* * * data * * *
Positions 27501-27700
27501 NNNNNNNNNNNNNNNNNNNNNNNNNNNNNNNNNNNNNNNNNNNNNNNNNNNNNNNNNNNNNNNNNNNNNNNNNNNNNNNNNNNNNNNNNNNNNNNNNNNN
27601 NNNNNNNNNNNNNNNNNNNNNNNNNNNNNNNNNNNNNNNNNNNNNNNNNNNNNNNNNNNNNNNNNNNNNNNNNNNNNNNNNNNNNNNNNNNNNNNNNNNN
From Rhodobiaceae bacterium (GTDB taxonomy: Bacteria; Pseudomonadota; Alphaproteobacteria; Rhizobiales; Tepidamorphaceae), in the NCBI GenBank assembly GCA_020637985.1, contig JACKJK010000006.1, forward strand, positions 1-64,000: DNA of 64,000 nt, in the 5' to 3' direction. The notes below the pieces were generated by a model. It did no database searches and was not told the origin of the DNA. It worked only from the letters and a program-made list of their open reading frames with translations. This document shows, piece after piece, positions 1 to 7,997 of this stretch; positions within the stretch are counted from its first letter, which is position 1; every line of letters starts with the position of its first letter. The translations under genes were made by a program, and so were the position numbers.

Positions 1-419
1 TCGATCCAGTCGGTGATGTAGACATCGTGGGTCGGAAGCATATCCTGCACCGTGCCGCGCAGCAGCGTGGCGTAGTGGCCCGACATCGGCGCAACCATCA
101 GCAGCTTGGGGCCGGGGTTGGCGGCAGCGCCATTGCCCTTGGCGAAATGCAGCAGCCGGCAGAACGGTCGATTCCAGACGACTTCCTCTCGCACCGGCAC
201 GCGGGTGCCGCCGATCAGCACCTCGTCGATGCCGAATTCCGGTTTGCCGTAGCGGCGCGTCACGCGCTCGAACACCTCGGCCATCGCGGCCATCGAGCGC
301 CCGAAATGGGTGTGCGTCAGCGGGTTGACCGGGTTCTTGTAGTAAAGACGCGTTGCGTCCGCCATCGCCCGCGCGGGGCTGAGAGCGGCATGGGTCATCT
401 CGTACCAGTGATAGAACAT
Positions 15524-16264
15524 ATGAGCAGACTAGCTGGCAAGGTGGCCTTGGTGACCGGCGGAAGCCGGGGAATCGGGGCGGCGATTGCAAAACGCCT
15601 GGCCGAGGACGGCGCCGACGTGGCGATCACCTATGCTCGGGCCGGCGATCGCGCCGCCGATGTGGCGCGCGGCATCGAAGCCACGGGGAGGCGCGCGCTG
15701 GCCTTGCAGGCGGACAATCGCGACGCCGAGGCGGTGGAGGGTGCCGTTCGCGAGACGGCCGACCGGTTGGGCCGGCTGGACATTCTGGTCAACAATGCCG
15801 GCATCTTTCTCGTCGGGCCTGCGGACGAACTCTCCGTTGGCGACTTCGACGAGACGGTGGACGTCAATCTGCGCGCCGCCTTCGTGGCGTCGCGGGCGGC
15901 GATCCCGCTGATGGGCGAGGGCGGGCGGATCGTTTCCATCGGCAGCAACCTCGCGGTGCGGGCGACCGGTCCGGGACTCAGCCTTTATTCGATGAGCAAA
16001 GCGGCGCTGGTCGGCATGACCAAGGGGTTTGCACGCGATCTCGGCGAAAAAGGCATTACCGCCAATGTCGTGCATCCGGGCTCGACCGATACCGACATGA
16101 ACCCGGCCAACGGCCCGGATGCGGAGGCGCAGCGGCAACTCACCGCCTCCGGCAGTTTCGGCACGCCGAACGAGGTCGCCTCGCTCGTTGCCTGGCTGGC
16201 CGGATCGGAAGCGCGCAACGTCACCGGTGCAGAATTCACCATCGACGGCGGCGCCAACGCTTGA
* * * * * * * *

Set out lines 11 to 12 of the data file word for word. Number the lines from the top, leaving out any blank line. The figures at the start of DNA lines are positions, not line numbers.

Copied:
Positions 15524-16264
15524 ATGAGCAGACTAGCTGGCAAGGTGGCCTTGGTGACCGGCGGAAGCCGGGGAATCGGGGCGGCGATTGCAAAACGCCT